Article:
1) Students must apply for graduation early in the term in which they plan to graduate. For example to participate in the May Convocation, s/he must typically apply by the end of February. These deadlines change slightly every year; please click here for precise dates.
2) Students must have completed all required coursework and have all relevant grades submitted prior to defending their thesis. Please consult with your supervisor and the Graduate Program Assistant to confirm your status, if you have any concerns.
3) The deadline for the final submission of the thesis is usually 3-4 weeks prior to graduation. Students need to keep this in mind. To graduate in late May, the submission deadline is usually late April. With this in mind, students should plan to schedule their defense in a timely fashion, allowing for any necessary revisions, etc. Deadlines for the current year can be checked here.
4) At least one month before the desired defense, the student should send an email to the Graduate Program Assistant (and cc-ing their Supervisor and the Associate Graduate Advisor) informing us of the student’s intent to defend. At this point you should submit a Research Supervisory Committee form.
5) It is up to the student and her/his Supervisor to coordinate how the thesis writing will proceed. However, we recommend that the student give committee members (aside from the Supervisor) at least one month to review the thesis.
6) It is the responsibility of the student and her/his supervisor to choose a time and date for the defense that works for all committee members. Once this has been set, please send this time/date to the Graduate Program Assistant and Associate Graduate Advisor, who will reserve a room and find a Faculty Chair for the defense.
7) At least one week before the scheduled defence, the supervisor polls the committee members to confirm that they find the thesis ready for defence. If they have significant concerns or call for substantial revision, the defence may be rescheduled.
8) The oral defence is chaired by a faculty member who is not a voting member of the committee and attended by all members of the committee (if necessary, remotely through video chat). It begins with a presentation by the student outlining the findings of the thesis (20 minutes maximum; audio-visual equipment may be used). The members of the committee then question the student about the thesis, proceeding from the member the least closely connected to the student’s research topic to the one most closely connected (typically the supervisor). There are typically two rounds questioning, the second often less structured. After the last round of questioning, the student is asked to leave the room and the committee deliberates to determine whether the student has passed or failed and to assign a grade. These decisions are based on both the thesis and the performance in the defence. The student is called back into the room and informed of the pass/fail decision. The student will be notified of the grade later by the Graduate Program Assistant.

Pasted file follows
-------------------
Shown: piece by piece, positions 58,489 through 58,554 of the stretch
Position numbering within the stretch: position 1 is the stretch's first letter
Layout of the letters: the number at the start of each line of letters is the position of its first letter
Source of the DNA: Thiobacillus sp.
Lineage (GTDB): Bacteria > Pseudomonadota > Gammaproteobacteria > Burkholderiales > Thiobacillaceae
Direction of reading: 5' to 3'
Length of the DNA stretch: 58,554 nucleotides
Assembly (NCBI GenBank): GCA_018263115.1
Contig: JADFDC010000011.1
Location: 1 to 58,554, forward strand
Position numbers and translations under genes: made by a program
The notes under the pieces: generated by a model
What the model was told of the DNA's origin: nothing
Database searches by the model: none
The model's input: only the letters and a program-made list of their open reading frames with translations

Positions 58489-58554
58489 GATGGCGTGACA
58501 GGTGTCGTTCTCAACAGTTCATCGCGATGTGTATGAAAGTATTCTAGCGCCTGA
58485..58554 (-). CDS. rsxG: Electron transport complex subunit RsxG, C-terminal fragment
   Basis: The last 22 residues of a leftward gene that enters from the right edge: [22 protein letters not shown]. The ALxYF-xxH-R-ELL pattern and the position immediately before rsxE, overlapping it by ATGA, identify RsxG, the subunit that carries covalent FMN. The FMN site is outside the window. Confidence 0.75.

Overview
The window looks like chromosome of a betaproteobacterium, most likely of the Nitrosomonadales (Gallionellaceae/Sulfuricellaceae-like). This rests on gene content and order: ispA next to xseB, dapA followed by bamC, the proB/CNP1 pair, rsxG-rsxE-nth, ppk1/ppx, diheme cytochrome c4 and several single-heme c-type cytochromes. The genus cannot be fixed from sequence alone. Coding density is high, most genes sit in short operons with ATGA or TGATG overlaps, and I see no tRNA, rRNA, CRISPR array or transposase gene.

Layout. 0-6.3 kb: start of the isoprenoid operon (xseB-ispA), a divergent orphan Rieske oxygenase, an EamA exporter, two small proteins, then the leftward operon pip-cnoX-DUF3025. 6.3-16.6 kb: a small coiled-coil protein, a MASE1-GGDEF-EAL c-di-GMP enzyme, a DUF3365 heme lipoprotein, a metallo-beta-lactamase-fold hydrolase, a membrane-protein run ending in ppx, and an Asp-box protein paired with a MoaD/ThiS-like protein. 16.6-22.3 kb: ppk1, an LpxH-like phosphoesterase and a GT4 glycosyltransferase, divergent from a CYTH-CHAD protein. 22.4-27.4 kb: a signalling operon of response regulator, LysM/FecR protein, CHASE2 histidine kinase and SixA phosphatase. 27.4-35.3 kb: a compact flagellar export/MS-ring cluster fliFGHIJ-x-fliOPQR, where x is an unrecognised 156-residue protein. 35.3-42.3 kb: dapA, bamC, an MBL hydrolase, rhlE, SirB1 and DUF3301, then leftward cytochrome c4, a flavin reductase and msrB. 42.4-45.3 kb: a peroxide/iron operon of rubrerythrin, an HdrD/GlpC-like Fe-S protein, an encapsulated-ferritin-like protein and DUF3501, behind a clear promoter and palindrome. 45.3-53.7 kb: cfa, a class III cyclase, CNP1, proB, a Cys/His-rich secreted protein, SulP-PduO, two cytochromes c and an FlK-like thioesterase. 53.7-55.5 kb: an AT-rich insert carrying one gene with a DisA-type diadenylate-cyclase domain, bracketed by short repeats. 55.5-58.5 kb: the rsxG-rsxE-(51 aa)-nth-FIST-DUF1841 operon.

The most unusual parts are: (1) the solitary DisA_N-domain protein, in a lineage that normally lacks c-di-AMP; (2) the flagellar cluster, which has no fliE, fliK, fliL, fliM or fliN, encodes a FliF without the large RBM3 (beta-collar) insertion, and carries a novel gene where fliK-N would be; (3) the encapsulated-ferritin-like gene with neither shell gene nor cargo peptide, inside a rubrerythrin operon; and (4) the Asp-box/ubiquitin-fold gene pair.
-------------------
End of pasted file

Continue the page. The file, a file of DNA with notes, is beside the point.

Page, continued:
9) If the student passes the defence, they are typically given time to make revisions before submission of the final version; these need to be approved by the supervisor. The formatting of the final version of the thesis must conform to the G&PS thesis preparation guidelines. In exceptional circumstances, the committee may decide to allow the candidate to re-do the oral defence, for example if there are significant discrepancies between the written thesis and oral defence performance. A re-examination will be granted only upon consultation between the supervisor and Associate Graduate Advisor and must normally be undertaken no more than thirty days after the initial defence.
10) After the oral exam and necessary revisions, the student needs to submit to Tina Wong a Thesis Approval form along with the Thesis Submission Cover Sheet. Tina will check the documents and then send them along to G+PS. Only after G+PS has received these documents will you then be able to upload your thesis to cIRcle. It is recommended that the student check formatting of the thesis with G+PS before the final submission. Note that images and long passages of text from copyrighted works may require the permission of the copyright owner; consult the UBC Library well in advance if the thesis contains such material. The thesis becomes available for public access online via the UBC Library.